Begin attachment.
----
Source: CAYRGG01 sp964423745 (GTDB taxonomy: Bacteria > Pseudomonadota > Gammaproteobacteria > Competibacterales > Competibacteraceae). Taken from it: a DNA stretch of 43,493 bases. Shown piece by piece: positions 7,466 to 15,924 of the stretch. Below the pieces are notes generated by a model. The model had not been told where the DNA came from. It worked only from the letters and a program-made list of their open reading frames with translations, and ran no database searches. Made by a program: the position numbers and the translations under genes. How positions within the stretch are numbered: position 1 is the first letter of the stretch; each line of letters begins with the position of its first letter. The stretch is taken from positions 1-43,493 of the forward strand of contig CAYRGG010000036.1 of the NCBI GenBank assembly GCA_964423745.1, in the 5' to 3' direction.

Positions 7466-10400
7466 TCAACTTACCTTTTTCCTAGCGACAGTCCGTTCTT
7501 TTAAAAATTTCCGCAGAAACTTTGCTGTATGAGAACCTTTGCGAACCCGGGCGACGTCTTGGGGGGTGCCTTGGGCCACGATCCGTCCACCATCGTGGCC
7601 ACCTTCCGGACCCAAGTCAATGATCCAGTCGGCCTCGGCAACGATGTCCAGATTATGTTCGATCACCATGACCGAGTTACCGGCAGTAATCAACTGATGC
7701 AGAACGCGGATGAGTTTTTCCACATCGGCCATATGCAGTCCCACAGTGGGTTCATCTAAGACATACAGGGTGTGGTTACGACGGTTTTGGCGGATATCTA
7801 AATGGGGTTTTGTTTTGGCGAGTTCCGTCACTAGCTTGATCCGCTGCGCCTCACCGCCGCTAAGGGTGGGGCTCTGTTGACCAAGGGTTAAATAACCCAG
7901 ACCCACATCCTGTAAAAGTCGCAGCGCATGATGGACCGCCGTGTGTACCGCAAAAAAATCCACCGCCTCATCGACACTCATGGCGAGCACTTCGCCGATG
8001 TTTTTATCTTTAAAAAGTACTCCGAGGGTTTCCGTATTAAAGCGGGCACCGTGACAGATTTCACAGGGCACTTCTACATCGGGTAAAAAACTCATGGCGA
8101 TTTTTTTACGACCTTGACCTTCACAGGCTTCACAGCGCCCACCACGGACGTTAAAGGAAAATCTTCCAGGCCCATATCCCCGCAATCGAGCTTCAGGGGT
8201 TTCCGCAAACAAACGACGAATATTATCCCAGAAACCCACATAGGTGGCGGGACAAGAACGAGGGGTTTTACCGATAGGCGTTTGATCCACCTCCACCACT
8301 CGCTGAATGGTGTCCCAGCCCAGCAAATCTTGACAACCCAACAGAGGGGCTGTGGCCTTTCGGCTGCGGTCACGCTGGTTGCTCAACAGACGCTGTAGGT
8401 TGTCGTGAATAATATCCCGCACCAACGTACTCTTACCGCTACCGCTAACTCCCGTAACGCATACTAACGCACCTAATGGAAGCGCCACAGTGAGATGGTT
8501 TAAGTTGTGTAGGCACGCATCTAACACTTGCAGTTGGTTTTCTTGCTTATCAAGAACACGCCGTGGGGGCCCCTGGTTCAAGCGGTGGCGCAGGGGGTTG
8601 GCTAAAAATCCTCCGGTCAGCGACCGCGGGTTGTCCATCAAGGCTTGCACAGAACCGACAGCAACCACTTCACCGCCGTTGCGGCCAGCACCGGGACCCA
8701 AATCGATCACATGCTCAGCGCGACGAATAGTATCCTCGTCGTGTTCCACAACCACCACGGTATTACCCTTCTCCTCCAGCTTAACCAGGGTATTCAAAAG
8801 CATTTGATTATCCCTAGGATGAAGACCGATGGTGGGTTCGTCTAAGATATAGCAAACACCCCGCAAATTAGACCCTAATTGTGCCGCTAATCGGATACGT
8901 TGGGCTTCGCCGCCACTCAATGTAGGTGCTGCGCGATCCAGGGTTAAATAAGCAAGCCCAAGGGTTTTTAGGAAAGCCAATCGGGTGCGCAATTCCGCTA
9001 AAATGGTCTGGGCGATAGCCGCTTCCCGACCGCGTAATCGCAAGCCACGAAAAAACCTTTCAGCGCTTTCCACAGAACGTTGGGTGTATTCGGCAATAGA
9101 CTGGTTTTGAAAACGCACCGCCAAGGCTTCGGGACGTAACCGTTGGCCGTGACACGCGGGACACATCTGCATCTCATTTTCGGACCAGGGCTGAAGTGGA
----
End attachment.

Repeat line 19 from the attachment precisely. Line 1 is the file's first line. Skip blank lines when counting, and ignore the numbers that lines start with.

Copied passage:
9001 AAATGGTCTGGGCGATAGCCGCTTCCCGACCGCGTAATCGCAAGCCACGAAAAAACCTTTCAGCGCTTTCCACAGAACGTTGGGTGTATTCGGCAATAGA